The Vow begins with something different for Monstress in the form of an interlude. Ravenna hasn’t fallen as intended, but remains under siege, while the invading forces turn their attention instead to ravaging the countryside and surrounding villages. Before Majorie Liu and Sana Takeda pick up where they left off with Warchild, we’re treated to two chapters of first Kippa, then Maika recalling their youth. There is a concern about this, because for all that she’s suffered, Kippa is the cutesy, big-eyed figure of sympathy, perhaps the only character pure of motive in the entire series. Will two continuous chapters of youngsters prove too saccharine? Thankfully not. The cuteness is slashed through with tragedy in both cases.

When the bigger story picks up again Liu continues to move the spotlight around the extensive cast. Warchild was largely restricted to the single location, but The Vow flits from place to place and drops one revelation after another. Among them is a new character, a relation of Maika’s in fact, and so far none of those who’ve been introduced have been trustworthy, so will this be any different?

As ever, Sana Takeda’s art is stunning. With every volume she seems to come up with a new way to impress. Last time round it was the horror of war, and here it’s two beings on a power level beyond anything so far seen in Monstress having at each other. However, just a standard page from Monstress is beautifully constructed. It’s presumably been noted elsewhere that happy characters aren’t a priority for Liu’s vast fantasy background, and Takeda delivers consistent melancholy and sadness.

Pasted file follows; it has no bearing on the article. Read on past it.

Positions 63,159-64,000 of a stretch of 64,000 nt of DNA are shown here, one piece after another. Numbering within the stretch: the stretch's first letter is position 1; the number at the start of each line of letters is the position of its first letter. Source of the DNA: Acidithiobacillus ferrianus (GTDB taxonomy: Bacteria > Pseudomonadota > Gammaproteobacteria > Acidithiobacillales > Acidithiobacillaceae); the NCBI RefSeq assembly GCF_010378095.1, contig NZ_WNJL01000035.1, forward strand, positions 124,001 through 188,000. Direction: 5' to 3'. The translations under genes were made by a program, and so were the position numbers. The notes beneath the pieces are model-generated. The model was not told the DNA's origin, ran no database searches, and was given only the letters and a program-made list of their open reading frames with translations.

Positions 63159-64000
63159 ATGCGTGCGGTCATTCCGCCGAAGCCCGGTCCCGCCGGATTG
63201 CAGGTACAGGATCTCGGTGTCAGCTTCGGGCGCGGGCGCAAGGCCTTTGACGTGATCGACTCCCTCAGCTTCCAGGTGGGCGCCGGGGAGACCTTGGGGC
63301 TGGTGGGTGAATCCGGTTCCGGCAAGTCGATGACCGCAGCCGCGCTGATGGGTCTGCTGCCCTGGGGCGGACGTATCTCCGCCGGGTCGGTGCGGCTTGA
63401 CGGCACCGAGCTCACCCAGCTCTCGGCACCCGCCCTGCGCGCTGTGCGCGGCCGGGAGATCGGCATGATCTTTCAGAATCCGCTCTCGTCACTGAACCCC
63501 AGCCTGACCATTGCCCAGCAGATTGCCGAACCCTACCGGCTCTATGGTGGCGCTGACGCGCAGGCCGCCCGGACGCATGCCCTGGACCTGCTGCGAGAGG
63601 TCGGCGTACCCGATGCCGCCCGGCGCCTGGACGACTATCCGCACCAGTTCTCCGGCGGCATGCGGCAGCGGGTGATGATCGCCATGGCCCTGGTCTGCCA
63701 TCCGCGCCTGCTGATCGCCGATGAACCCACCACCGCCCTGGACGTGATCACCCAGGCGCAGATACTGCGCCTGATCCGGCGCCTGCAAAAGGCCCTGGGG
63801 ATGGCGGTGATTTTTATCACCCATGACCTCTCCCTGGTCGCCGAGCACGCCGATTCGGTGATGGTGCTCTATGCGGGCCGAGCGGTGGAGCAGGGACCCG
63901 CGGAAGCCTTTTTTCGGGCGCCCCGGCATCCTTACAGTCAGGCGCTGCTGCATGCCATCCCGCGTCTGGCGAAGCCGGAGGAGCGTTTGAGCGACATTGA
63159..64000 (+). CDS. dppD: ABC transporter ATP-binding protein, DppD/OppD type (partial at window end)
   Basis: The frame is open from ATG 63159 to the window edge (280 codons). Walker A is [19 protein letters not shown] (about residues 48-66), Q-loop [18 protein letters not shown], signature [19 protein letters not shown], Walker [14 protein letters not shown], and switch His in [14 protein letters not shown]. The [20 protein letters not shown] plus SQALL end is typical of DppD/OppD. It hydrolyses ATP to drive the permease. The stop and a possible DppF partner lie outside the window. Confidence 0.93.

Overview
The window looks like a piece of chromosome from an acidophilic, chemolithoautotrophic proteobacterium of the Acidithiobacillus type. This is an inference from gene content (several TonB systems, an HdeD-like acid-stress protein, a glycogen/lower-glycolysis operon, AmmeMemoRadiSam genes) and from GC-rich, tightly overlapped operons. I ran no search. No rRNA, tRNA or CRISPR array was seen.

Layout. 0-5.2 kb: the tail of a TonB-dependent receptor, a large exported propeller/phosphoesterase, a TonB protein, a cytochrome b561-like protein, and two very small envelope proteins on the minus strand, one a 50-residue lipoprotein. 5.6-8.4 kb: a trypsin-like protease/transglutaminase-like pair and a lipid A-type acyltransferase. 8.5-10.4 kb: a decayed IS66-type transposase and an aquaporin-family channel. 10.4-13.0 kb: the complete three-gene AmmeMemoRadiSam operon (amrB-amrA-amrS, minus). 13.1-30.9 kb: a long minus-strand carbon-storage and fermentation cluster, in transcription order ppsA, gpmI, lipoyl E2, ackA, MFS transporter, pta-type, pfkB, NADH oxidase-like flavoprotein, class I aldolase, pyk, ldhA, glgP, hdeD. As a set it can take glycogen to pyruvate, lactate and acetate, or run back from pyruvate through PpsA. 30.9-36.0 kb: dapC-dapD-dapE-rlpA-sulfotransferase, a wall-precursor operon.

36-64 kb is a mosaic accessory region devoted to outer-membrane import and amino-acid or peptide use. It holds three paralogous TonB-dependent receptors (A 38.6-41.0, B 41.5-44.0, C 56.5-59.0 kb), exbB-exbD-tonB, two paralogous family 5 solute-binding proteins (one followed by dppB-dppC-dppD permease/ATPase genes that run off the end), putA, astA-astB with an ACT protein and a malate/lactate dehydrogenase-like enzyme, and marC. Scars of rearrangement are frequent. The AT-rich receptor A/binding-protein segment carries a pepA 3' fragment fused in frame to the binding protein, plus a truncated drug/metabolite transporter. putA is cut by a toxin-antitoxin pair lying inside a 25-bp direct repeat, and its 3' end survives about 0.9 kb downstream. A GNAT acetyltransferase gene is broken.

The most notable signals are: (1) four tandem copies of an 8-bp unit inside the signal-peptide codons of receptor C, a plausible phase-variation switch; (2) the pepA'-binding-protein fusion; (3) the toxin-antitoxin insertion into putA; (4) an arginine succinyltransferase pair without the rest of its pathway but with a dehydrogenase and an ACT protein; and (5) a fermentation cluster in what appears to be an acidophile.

There’s considerable progress to the overall plot here, a transformative moment that should affect everything going forward, and someone already shown as a monster taking a more direct hand in events as they start to disintegrate. There’s really no knowing where things are heading, but chaos and uncertainty are the order and certainty, and it doesn’t look good for Maika heading into Devourer.